The work in dispatch was to assemble this variety of goods into individual orders for delivery. The racks were arranged along a wall. The goods in the individual trays had to be located then the right number had to be put in the right place. The trays and baskets labelled correctly and arranged for loading in roughly the order that they needed to be put onto the vans for delivery.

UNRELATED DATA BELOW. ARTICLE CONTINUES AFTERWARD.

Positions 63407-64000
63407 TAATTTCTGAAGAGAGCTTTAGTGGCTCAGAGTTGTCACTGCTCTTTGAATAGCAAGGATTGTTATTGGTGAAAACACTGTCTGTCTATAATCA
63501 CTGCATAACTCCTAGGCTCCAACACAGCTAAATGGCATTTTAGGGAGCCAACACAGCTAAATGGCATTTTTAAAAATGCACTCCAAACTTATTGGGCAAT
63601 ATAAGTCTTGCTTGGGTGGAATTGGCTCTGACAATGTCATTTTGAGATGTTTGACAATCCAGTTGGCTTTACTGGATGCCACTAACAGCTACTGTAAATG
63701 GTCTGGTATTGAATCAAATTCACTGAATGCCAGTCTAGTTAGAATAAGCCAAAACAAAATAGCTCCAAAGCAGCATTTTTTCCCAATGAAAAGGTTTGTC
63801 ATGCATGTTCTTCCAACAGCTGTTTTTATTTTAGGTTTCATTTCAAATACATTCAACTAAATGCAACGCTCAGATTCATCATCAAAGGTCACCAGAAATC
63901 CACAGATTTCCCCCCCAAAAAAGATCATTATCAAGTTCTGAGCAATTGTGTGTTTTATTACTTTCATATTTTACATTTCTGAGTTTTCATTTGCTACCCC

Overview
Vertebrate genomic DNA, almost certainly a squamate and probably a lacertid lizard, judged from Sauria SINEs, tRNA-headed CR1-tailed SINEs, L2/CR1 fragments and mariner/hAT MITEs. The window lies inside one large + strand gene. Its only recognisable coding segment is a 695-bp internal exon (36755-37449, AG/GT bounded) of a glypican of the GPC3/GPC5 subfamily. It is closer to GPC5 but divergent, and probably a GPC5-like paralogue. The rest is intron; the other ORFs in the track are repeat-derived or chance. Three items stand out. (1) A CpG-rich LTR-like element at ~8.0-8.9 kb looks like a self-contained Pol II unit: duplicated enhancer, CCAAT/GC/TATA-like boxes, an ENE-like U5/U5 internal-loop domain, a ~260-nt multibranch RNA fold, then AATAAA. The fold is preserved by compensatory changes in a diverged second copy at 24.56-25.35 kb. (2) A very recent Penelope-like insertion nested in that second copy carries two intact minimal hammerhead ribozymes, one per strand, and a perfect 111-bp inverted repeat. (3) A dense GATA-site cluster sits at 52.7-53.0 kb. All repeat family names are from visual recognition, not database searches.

Much of this last part of the morning was therefore spent looking up and down the racks for the right items. I used to think that it was like some sort of strange religious ceremony. First we would change into our whites to work the shift. This was like going to serve on the altar. I used to cycle to our local church, a modern Catholic one called Our Lady Queen of Peace, on a Sunday morning to do altar service and I also served at school for Thursday benediction and Friday morning mass. Serving involved changing into red tunics and white silky tops and carrying our candle sticks onto the altar. The prize job was working the incense burner. This was a bowl on the end of silver chain that you filled with incense to produce large quantities of smoke and a very pungent smell. My friend Declan and I once over filled the pot with whatever the stuff was and began to swing it form side to side as much was possible. The smoke billowed out. I was already hot that day. I breathed in the smoke as much as possible because we thought that it was a little like smoking a cigarette. But it was too hot. As a child I would sometimes pass out for no particular reason. Growing pains was the generally accepted explanation. It was okay to do this at home but at school it was humiliating. Girls fainted, not boys. On this occasion the whole school was assembled and watched me sway and faint amid the overwhelming fumes of the incense burner. I think all this would have bothered me if I had not woken from my faint in the arms of Sister Angelic, her large breasts just above my head. In all the subsequent teasing the site of those immense comfort zones was compensation and a silent, undeclared, trump card.